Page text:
Introduction: Infrared Transmitter
This article shows you how to make an infra red analogue transmitter.
This is an old circuit. Nowadays laser diodes are used to transmit digital signals via optic fibres.
This circuit can be used to to transmit audio signal via infrared. You will need a receiver to detect the transmitted signal. The signal does not need to be modulated.
Components: NPN BJT power transistor, heat sink, insulated wires, matrix board, 1 kohm resistor - 5, 100 ohm resistor - 3 (depending on the amount transmitters that you use), 100 uF bipolar capacitor, 1 Megohm potentiometer - 2, power source (3 V or 4.5 V - can be implemented with AA/AAA/C/D batteries).
Tools: wire stripper, pliers.
Optional components: solder, 1 mm metal wire, heat transfer paste.
Optional tools: soldering iron, USB oscilloscope.
Step 1: Design the Circuit
Do not increase Rb1 above 1 kohm. Otherwise the transistor will not saturate.
I modeled the infrared transmitter with four diodes. If each diodes has a potential voltage of 0.7 V than the total series voltage will be 2.8 V or about 3 V. This was the voltage drop across my infrared transmitter.
The Ra resistor can be any value from 1 kohm to 1 Megohm.
I found that adding the Rc value to the transistor circuit increased the gain of this amplifier. When the input voltage is very low the transistor is OFF, low biasing current is entering the transistor base with Vce (collector emitter voltage near zero). The Rc resistor increases the transistor Vce voltage when the transistor is OFF. You can try Rc value of 10 kohms or even 100 kohms and see if this will increase the gain because low Rc value (even 1 kohm) creates a loading affect on the transistor output. However, connecting high Rc resistor values is like not using the Rc resistor at all.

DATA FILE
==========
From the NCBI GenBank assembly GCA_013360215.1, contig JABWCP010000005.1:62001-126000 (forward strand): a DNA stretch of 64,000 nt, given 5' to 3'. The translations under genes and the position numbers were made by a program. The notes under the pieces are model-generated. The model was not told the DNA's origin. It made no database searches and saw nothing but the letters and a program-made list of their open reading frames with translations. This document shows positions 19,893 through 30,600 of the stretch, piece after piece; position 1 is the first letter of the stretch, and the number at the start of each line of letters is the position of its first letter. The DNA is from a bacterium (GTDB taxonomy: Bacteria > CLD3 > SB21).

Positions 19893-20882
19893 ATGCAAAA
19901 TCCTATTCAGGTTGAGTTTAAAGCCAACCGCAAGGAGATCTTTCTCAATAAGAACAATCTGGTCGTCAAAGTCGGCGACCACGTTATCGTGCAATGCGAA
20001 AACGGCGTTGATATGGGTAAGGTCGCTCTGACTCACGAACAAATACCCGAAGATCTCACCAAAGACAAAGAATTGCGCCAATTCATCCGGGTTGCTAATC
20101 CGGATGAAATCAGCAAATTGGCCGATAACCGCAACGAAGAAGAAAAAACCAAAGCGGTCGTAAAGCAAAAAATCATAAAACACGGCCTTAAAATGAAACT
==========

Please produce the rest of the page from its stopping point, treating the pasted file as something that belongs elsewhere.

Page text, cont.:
However, contrary adding Rc resistor to general purpose transistor LED detectors only reduces the gain and thus was NOT used in those articles:
It is best to assume that each transistor type has its own unique characteristics.
Step 2: Simulations
PSpice simulations show a very high gain and this is why I connected the attenuation potentiometer to input.
High potentiometer values are influencing the high pass filter frequency. However, do not use potentiometers below 1 kohms. Infact better you use at least 10 kohms to avoid possible damage to audio output.
Step 3: Build the Circuit
I used high power resistors. You do not need high power resistors for this circuit. Probably Rd1 and Rd2 need be high power if you raise the supply voltage and use high current infrared diodes.
I specified a 3 V power supply in the circuit design because some infra-red diodes have a maximum forward biasing voltage of only 2 V. That means the maximum diode current will be:
IcMax = (Vs - Vd - VceSat) / Rc
= (3 V - 2 V - 0.25 V) / 100 ohms
= 0.75 V / 100 ohms = 7.5 mA
However, the diodes that I used have a maximum forward biasing voltage of 3 V. This is why I used a 4.5 V supply (not 3 V) and maximum diode current in my circuit current was:
IcMax = (Vs - Vd - VceSat) / Rc
= (4.5 V - 3 V - 0.25 V) / 100 ohms
= 1.25 V / 100 ohms = 12.5 mA
Step 4: Testing
I introduced the potentiometer attenuation because the transistor amplifier had a very high gain, thus saturating the output that is not appropriate for audio signals that require linear amplification and transmission.
I connected the purple channel to one of the infrared transmitter nodes (the second node is connected to power supply).
My signal generator has a maximum output of 15 V peak or 30 V peak to peak. However, for the graphs above I set the signal generator to minimum settings. My USB oscilloscope is showing the wrong scale for the light blue channel. The input signal amplitude was set about 100 mV peak.
My circuit was not tested with infrared receiver. You can make this yourself.